Aren’t you glad you live in Georgia? They tell me that living in a “swing state” is miserable in election years. The radio & television ads are non-stop, the billboards are everywhere, the campaign mass mailings are relentless, and the door-to-door visits are all too frequent. Georgia, they say, is a foregone conclusion. No need to have the election. Just color us red on the map and come back again in a few years. One poll of likely voters in Georgia turns us red by 21%, although it is probably closer to 10% or so. No matter, the campaigns have largely avoided our state with both their “ground war” and their “air war.” Georgia is so much a foregone conclusion that the major media outlets will not be conducting exit polling in our state. They see no need in asking a red state why they choose to remain red. Much more news is to be made in swing states, so they’ve put their news eggs into purple baskets like Florida, Ohio, and North Carolina.
If you’re a Christian, it makes no matter if you live in a swing state like Pennsylvania, a red state like Georgia, or a blue state like New York. A biblical worldview is consistent across geography regardless of the political ideology of the place you call home. This means the biggest influence of Christians – whether they live in Meriwether County or Manhattan – had better be the Word of God. This also means that there are certain non-negotiable issues that should be near and dear to the heart of Christians, because they are near and dear to the heart of God.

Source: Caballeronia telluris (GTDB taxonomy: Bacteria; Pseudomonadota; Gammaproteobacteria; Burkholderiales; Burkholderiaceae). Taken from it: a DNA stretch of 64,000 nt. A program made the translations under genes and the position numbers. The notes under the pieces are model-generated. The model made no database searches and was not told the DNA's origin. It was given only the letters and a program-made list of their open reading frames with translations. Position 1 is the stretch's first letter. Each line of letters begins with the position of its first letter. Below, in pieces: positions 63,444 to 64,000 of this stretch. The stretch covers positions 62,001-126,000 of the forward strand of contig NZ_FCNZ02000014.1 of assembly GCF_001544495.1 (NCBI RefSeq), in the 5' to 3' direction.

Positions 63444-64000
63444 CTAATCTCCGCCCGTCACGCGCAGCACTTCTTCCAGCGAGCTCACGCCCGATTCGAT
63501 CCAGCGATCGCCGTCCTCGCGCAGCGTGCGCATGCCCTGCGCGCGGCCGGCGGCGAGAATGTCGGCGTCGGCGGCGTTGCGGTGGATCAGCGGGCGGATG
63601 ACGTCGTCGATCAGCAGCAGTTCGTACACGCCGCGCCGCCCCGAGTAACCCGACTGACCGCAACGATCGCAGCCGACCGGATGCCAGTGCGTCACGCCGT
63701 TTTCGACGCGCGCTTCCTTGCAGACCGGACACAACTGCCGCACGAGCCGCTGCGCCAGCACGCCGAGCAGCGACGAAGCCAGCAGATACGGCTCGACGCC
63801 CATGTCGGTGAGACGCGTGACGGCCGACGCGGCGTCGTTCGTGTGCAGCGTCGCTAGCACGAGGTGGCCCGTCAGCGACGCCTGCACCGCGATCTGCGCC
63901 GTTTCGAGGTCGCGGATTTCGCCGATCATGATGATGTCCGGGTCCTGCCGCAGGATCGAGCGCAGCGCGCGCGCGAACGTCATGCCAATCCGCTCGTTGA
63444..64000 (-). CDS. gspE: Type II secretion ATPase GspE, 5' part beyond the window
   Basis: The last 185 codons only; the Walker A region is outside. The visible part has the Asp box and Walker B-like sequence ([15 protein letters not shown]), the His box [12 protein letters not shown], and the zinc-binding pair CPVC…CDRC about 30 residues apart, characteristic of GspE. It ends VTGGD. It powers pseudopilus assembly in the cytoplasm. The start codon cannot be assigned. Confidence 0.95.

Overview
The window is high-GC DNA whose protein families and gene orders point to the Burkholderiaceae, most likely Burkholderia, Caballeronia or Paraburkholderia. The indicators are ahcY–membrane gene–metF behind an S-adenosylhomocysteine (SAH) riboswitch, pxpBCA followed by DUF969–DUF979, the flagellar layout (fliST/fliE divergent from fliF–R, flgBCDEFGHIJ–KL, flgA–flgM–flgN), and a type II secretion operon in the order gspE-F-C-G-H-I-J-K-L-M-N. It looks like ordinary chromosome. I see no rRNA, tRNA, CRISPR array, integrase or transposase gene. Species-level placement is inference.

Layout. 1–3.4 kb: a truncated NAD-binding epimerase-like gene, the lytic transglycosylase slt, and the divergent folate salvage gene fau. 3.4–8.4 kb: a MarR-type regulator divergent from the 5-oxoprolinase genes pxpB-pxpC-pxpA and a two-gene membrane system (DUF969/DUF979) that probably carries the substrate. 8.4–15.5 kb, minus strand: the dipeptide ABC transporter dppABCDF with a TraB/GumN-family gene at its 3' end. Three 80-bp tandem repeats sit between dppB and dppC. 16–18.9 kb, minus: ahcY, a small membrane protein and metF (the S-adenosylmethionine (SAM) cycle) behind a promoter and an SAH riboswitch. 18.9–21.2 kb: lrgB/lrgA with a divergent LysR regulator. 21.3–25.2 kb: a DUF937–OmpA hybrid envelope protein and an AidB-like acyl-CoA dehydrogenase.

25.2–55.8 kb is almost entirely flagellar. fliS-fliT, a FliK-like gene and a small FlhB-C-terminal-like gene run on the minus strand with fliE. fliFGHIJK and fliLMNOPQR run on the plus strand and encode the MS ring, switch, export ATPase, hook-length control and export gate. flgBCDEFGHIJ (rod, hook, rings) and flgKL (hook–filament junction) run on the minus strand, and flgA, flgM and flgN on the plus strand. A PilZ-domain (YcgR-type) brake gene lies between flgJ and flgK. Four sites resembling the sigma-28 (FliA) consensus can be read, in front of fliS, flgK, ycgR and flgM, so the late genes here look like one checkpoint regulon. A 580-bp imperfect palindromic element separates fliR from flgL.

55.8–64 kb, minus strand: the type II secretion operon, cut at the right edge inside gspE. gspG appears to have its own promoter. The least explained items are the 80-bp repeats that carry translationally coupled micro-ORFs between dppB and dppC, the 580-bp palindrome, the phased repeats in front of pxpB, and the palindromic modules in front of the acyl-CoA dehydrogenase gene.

Many Christians have washed their hands of the political process. It feels that we are often left having to choose the lesser of two evils. To be perfectly honest, I feel this way about our presidential choices this year. I’m being asked to choose between a religious pluralist and a missionary from the Mormon Church. On one hand, President Obama has done more in his four years to suppress religious freedom than any president before him. On the other hand, Governor Romney practices a religion that most evangelicals – myself included – consider a cult. As a former missionary, he actively proselytized for the Mormon Church. He also supports the work of the church with large sums of money. I’ve heard some say that I shouldn’t worry about such things because “I’m not voting for a pastor.” I agree, because if this were the vote for my pastor, I would have to find a new church.
The good news is that Jesus has given us clear instructions on how we should respond to our culture. In Matthew 5, Jesus tells us that believers are called to be “salt and light” in our world. This really is simple, straightforward advice on how He wants us to live our lives. We are to be influencers in our culture. And it just so happens, in a free society such as these United States, the greatest influence can be felt at the ballot box. What does it mean to be salt and light? Salt is a preservative. In other words, salt prevents decay. Christians should work to stop the decay of our society. I believe this means moral and ethical decay. When we see decay, we must do our part to stop it. That’s what being salt is all about. Light exists to erase darkness. Christians must constantly look out for darkness and shine the light of truth on it. Things hidden in darkness are completely revealed when light is shined on them.
Remembering those two simple things helps me be a better Christian voter. When I vote, I must discern which candidates or political parties will do the best at stopping moral and ethical decay and which will shine light on darkness. At the same time, I cannot trust politicians to do my job of being salt and light. They may govern in such a way that reinforces my worldview, but they cannot change the hearts of those they govern. Only Jesus can do that. While you may have great hope that your candidate will win in November, your candidate cannot change your coworker or your family member. Jesus is counting on us to be salt and light in our own spheres as well. True change for a culture comes when citizens’ hearts are turned to Christ, not just their government.